Preventing Wildlife Conflicts, Saving Lifes

The Colt’s engine growling across the dirt road, partly still muddy, from the rain last night. The car whose two rear tires were wrapped around by chains moving slowly but steadily passing sloppy terrains.

Representatives from local government, Ministry of Environment and Forestry, Police, TNI, Sumatran Tiger Project, philanthropic organization and non-governmental organizations sit – some of them standing – on the truck. “The more passengers, the truck becoming more stable on the road,” said the driver who guided our group.

This group has just finished attending village level Wildlife Conflict Task Force Meeting in Margomulyo Village, Semaka District, Tanggamus District, Lampung Province, organized by Wildlife Conservation Society – Indonesia Program (WCS-IP) supported by Sumatran Tiger Project , GEF, UNDP, KFW, German Cooperation and USAID.

WCS-IP in collaboration with Bukit Barisan Selatan National Park Office and Lampung Provincial Forest Service, gathered representatives of human and wildlife conflict mitigation task forces from various villages in Lampung, Bengkulu and Aceh.

Participants in this workshop shared knowledge and experiences in conflict mitigation and promote community-based human and wildlife conflict management approaches at site (village) level. The initiative also strengthened community’s resilient in regional and national platforms.

Indra Exploitasia, Director of Biodiversity Conservation, in her written address stated, “The shrinking living space and home range of large animals such as Sumatran elephant and Sumatran tiger ultimately forced the two species entering village areas and ultimately destroyed community’s farming and preyed on residents’ livestock. ”

According to Indra, strong institutional supports and effective role-sharing between parties are needed to overcome human and wildlife conflicts.

Technical implementation unit in the field responded positively to Indra’s remark. Siti Muksidah, Head of National Park Management Region I at Bukit Barisan Selatan NP stated, “We, at the national park, also placed the handling of human and animal conflicts (KMS) as one of our main priorities,” she said.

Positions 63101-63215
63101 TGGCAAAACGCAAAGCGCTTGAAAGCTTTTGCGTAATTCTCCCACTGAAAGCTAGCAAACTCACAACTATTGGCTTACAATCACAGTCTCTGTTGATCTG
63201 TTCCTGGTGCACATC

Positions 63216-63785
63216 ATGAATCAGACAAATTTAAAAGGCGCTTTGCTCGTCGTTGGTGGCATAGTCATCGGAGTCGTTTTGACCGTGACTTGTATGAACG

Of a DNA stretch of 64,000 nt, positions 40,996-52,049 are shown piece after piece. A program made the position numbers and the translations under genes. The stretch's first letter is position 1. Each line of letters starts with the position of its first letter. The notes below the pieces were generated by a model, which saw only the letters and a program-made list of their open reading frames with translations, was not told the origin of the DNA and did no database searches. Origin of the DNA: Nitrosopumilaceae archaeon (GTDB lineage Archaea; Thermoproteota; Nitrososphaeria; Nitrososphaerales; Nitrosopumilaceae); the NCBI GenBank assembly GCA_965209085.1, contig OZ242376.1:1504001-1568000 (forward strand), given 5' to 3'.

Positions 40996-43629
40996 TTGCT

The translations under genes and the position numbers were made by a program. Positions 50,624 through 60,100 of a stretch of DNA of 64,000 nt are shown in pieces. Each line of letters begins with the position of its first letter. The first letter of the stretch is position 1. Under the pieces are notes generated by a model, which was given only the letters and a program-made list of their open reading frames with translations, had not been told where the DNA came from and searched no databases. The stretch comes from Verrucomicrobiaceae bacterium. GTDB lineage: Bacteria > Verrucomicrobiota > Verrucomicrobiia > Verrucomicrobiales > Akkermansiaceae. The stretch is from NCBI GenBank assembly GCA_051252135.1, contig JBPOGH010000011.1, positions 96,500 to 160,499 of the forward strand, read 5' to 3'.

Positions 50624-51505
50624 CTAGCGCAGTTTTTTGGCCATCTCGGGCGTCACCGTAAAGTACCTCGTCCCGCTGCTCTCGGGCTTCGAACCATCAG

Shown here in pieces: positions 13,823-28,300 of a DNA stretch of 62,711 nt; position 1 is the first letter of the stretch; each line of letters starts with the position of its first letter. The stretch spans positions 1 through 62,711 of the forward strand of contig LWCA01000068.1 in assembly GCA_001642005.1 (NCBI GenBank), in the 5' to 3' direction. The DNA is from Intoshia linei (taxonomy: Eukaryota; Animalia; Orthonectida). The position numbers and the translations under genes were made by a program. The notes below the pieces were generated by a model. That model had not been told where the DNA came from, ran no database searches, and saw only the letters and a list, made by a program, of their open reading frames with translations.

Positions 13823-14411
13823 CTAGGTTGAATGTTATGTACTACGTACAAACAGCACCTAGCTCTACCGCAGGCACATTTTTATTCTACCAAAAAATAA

According to Siti, collaborating with communities, BB BBSNP has successfully handled 225 human and wildlife cases between 2008 and June 2019. One type of cooperation with community was to form a task force at the village level through Independent Village Community (MDM) program, accompanied by WCS- IP and supported by Sumatran Tiger Project.

Noviar Andayani, WCS-IP Director stated, “By strengthening KMS mitigation at site level, villagers could actively preventing escalation of human and animal conflict at site level by providing an appropriate initial responses.” Until mid-2019, WCS-IP and other parties has been facilitating 22 Independent Village Community units, including establishing task forces for conflict at site level.

The Deputy Governor of Lampung, Chusnunia Chalim, appreciated the workshop which took place on November 24-25. “Government realizes that human and wildlife conflict harming not only to citizens but also adversely affecting number and distribution of tiger and elephant populations which are charismatic animals of Sumatra,” he said.

As living creatures, wildlife and humans have the right to live. Thus we must be able to live side by side with other living creatures by preventing conflict and maintaining ecosystem balance.

“Without animals, the balance of ecosystem could not be materialized. Animals have function controlling pests and pollinating plants such as coffee that is community’s commodity,” Noviar Andayani said. Humans will not be able to do the task themself.

In this workshop, representatives of 16 Villages in Lampung, Bengkulu and Aceh Provinces also signed Margomulyo Declaration. They agreed to form a network of village-level human and wildlife conflict task forces throughout Sumatra.